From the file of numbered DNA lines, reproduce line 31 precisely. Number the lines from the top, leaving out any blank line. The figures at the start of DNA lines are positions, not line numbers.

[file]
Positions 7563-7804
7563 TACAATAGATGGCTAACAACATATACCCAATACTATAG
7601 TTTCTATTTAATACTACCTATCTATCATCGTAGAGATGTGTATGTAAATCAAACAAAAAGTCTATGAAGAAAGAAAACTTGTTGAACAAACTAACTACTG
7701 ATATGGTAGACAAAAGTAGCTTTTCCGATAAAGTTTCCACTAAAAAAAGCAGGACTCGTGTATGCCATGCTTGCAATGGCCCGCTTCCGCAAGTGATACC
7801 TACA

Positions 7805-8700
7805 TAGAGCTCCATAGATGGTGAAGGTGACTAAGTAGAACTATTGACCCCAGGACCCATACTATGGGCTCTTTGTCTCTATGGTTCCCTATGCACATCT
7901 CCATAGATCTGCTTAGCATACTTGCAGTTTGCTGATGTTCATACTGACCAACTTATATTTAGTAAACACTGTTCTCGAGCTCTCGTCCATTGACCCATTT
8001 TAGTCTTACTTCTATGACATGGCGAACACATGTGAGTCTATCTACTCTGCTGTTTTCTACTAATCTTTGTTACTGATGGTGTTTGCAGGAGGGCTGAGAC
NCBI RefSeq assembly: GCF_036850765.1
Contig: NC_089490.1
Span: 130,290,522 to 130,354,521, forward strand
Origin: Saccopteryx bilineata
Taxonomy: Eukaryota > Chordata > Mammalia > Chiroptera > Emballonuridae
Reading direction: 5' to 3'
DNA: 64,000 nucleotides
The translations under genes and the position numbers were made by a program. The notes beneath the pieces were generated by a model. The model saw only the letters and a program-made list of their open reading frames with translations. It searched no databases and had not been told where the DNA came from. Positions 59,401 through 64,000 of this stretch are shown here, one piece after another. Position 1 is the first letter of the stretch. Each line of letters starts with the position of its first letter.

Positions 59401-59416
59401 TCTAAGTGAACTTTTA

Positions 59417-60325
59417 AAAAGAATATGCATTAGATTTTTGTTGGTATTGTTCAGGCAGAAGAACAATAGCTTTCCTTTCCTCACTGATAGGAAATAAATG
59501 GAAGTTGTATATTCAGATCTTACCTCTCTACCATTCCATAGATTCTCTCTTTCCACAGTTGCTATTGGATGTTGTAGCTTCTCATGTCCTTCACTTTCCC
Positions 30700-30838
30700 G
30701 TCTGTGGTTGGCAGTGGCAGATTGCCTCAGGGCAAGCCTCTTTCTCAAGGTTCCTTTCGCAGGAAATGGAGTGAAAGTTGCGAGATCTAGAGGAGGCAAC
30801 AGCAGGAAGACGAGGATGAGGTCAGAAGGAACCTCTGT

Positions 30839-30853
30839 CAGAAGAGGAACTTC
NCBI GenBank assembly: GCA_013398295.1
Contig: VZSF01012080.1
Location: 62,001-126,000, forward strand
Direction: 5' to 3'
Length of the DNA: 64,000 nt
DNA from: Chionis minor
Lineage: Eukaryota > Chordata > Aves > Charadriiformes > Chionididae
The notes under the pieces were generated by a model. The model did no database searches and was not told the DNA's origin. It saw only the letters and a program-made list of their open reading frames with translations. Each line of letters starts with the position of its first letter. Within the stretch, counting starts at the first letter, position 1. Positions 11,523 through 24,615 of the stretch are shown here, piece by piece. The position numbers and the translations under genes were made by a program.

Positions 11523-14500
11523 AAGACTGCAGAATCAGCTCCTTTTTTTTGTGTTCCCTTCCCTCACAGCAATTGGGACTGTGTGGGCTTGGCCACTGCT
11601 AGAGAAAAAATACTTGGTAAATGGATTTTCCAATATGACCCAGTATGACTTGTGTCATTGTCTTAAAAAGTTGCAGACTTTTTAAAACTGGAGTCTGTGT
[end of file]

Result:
Location: 62,001-126,000, forward strand